A teenage schoolgirl who stood up to her boss in her first ever job at Pizza Hut has won £15,000 in damages for sexual harassment.
The girl, who was 16 when she started as a receptionist, was sexually harassed, intimidated and had her hours reduced from 10 per week after she rejected her supervisor, Sultan Tanha’s, advances.
The Stratford employment tribunal in East London ruled that he subjected her to “unjustified threats, humiliating behaviour and unwelcome sexual advances”.
His disturbing behaviour included touching her by encouraging high fives, then trying to hold her hand, whisper in her ear and hold her round the waist.
But when she challenged his behaviour, Tanha would shout at her and find fault with her work.
As if that wasn’t enough, she was also bullied by another supervisor, Heshmat Gholampour, known as Hesh.
Employment Judge Catrin Lewis said: “We find that the conduct of Sultan was unwanted conduct of a sexual nature.
“He made numerous attempts to have physical contact with the claimant, in his high-fiving her, holding her hand, hugging her and taking her by the waist and also in his conduct in going up to her and shaking the cheese and toppings over her and coming up behind her and whispering in her ear.
“We are satisfied that this had the effect of creating an intimidating, hostile and humiliating environment for the claimant at work and in the circumstances we are satisfied that it was reasonable for it to have that effect: those circumstances including the fact that the Claimant was 17 years old at the time, still at school and in her first job.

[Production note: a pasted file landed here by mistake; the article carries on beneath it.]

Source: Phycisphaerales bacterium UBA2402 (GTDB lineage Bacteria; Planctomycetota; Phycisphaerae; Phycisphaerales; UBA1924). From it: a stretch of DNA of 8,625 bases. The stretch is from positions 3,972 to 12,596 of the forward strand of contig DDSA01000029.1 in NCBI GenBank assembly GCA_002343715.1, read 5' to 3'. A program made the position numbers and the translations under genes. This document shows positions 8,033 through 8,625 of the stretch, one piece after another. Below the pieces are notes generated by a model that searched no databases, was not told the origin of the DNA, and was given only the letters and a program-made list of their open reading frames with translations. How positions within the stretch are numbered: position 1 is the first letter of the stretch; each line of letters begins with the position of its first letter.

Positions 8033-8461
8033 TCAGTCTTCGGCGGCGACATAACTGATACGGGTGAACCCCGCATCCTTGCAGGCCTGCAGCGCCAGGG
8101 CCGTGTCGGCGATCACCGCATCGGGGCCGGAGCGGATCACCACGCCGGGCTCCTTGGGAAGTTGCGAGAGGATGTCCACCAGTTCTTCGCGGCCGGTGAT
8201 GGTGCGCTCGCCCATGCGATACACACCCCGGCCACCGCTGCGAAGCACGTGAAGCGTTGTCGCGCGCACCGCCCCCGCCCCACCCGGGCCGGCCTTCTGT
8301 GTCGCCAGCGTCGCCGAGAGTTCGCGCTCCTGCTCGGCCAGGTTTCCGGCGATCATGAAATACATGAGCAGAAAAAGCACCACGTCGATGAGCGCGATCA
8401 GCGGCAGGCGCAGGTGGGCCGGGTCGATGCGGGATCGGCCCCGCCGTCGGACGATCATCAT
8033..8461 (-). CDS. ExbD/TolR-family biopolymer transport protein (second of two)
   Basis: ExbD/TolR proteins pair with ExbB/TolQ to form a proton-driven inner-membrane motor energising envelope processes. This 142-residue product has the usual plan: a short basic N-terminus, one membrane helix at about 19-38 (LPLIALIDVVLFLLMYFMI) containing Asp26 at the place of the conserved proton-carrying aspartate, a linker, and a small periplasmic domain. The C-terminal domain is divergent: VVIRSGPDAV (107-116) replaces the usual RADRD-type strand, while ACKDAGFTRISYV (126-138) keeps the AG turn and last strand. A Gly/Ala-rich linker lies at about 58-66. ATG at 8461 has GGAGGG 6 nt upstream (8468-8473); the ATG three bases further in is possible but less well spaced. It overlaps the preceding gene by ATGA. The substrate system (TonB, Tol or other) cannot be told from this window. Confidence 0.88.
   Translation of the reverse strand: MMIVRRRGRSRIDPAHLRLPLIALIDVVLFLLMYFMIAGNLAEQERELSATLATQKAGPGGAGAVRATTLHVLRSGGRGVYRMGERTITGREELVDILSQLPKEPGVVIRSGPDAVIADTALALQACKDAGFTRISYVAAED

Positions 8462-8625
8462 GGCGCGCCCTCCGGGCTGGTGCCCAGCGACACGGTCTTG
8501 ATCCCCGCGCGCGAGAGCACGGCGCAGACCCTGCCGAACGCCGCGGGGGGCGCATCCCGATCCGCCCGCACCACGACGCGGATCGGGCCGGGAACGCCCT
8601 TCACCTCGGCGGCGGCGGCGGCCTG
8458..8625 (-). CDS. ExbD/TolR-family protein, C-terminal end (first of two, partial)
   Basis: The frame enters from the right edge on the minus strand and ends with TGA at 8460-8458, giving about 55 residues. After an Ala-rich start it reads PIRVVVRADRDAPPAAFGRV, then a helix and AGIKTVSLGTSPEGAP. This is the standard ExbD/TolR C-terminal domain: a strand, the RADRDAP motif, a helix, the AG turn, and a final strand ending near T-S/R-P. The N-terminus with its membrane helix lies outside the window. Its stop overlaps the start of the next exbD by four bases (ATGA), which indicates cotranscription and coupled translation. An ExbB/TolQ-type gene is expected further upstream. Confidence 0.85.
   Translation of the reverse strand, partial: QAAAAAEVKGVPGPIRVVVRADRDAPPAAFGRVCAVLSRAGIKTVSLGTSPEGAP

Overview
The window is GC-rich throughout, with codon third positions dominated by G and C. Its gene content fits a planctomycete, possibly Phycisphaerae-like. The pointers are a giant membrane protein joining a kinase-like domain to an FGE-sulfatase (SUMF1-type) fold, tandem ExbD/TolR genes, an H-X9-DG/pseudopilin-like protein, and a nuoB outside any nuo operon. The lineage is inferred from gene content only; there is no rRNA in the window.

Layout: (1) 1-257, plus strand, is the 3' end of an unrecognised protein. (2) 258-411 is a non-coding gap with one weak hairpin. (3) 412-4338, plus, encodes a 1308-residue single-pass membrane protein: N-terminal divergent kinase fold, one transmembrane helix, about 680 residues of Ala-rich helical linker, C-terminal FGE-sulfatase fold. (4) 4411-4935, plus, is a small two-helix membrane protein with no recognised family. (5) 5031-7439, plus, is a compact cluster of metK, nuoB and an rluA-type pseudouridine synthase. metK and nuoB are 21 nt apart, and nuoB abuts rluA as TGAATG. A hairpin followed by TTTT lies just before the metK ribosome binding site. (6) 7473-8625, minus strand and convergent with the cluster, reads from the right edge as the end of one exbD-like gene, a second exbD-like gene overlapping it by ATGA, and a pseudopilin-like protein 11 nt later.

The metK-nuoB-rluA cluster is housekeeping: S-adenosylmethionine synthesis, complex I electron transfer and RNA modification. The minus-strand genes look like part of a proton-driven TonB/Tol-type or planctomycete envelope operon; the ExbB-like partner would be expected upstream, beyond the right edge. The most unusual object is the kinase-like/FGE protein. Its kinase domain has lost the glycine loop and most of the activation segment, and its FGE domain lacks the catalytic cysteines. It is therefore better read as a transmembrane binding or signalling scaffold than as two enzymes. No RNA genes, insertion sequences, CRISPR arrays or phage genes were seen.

“We are satisfied that Sultan in criticising the claimant without justification and blaming her for things that she had not done, singling her out for criticism or criticising for her not being at her work station and reporting her to Heshmat when in fact it was his conduct which caused her to leave her work station was less favourable treatment of the Claimant because of her rejection of his unwanted conduct of a sexual nature.
“When the claimant tried to move away Sultan would still attempt, or make efforts, to try to have physical contact with her.
“He would come up behind her and whisper in her ear as an excuse to get too close to her.
“We find that the claimant did challenge him and ask him why he was standing so close and she would try to move away; in response to this Sultan would try to deflect attention from himself and say to the claimant that she should move away and that she was crowding him.”
The teenager was offered the job at Pizza Hut in August 2016, after her older sister, who worked there, introduced her. The harassment began after a change of supervisor and after her sister had left the job.
Judge Lewis said: “They would regularly speak to her rudely, start arguments with her and blame her for things that either she had not done or were not her fault.
“We accept the claimant found this upsetting and that she felt uncomfortable and dirty as a result.
“We find that the claimant was singled out by Sultan for this treatment.
“She was also told not to talk to people at work when others were allowed to chat and she was criticised for work issues that were not of her making and that this then led to her being criticised also by Hesh in turn.
“We also accept the claimant’s evidence that she found that she was having her shift cuts without warning or at short notice and we find that this contributed to her feeling of anxiety at work and her feelings that she was unable to raise her concerns or complaints with the respondent.”
Kashif Jaffer, who owns the franchise was ordered to pay a total of £15,686 in damages, wages and interest.
She was awarded £13,000 for injury to feeling, along with a 15 per cent uplift due to breaching ACAS regulations taking the final figure to £14,950.
A Pizza Hut Delivery Spokesperson said: “The safety and wellbeing of our people is our top priority and we do not condone this behaviour.
“Mr Tanha no longer works for the business and we are working closely with our franchisee to ensure the correct procedures are followed.”
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